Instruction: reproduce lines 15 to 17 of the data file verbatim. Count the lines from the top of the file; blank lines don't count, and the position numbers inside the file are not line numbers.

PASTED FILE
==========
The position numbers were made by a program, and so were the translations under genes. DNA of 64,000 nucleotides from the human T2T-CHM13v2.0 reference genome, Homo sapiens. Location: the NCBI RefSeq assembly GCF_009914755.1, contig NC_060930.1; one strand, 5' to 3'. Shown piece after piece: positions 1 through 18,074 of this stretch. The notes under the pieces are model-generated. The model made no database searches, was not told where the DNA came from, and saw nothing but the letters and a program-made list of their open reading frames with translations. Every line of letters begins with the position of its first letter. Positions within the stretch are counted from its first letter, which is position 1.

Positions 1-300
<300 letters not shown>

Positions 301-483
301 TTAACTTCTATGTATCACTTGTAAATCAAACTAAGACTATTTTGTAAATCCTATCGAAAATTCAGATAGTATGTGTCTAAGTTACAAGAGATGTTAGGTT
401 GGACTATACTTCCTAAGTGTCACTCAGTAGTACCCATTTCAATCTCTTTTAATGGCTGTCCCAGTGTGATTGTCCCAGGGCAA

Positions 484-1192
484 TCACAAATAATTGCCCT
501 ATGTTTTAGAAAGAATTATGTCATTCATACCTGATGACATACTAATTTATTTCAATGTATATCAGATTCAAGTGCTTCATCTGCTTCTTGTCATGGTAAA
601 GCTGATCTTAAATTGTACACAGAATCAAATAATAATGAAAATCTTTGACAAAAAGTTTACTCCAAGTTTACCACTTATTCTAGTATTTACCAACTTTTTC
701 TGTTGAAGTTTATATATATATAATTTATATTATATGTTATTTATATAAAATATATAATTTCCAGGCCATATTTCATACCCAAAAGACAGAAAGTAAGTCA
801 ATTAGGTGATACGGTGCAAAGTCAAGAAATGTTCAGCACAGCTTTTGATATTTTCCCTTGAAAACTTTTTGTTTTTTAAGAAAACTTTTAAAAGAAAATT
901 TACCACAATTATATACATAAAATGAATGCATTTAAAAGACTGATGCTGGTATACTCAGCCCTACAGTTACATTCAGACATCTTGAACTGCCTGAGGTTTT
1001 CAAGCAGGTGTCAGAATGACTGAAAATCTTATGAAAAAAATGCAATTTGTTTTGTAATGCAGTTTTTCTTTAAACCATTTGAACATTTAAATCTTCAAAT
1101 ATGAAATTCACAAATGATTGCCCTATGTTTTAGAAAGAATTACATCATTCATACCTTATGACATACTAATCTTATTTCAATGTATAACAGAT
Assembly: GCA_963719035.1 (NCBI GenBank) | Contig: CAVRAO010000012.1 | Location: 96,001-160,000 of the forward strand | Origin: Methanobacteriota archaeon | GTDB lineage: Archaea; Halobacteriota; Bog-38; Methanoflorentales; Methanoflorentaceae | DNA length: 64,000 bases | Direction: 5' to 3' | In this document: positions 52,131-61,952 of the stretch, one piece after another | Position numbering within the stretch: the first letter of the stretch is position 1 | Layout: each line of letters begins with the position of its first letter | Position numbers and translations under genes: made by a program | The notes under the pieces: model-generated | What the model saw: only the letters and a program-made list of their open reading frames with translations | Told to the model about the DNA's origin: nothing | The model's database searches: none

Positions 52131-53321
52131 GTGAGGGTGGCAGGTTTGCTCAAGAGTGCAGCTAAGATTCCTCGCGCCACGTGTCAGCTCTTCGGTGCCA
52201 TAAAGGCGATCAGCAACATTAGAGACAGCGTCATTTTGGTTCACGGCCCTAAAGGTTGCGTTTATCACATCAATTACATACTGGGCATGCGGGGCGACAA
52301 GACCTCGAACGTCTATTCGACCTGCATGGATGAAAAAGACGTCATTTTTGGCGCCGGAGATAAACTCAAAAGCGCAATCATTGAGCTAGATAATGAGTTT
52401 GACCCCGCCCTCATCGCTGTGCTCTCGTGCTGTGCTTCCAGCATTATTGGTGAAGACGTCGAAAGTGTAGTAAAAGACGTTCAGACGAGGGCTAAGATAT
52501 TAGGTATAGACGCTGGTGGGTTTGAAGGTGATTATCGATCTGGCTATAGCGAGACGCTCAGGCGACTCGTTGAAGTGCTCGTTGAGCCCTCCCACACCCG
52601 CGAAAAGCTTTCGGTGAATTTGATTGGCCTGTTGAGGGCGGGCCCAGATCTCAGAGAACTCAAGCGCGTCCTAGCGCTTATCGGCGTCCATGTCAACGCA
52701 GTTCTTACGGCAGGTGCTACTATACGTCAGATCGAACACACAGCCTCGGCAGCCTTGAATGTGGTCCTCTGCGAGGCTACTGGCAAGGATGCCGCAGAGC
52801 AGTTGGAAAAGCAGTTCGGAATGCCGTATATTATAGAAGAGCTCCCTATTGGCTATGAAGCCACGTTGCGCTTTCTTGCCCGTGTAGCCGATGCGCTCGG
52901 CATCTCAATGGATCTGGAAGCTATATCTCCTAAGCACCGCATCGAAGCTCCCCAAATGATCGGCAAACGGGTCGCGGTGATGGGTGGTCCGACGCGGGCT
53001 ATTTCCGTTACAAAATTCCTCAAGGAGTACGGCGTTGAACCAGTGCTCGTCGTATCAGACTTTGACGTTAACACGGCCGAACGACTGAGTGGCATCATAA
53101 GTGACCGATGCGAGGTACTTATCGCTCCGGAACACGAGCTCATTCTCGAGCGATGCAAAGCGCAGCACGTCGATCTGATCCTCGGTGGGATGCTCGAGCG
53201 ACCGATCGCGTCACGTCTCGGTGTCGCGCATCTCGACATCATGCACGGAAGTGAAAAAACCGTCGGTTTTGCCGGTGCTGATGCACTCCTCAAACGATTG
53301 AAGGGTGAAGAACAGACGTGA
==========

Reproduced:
1101 ATGAAATTCACAAATGATTGCCCTATGTTTTAGAAAGAATTACATCATTCATACCTTATGACATACTAATCTTATTTCAATGTATAACAGAT
Assembly: GCA_963719035.1 (NCBI GenBank) | Contig: CAVRAO010000012.1 | Location: 96,001-160,000 of the forward strand | Origin: Methanobacteriota archaeon | GTDB lineage: Archaea; Halobacteriota; Bog-38; Methanoflorentales; Methanoflorentaceae | DNA length: 64,000 bases | Direction: 5' to 3' | In this document: positions 52,131-61,952 of the stretch, one piece after another | Position numbering within the stretch: the first letter of the stretch is position 1 | Layout: each line of letters begins with the position of its first letter | Position numbers and translations under genes: made by a program | The notes under the pieces: model-generated | What the model saw: only the letters and a program-made list of their open reading frames with translations | Told to the model about the DNA's origin: nothing | The model's database searches: none

Positions 52131-53321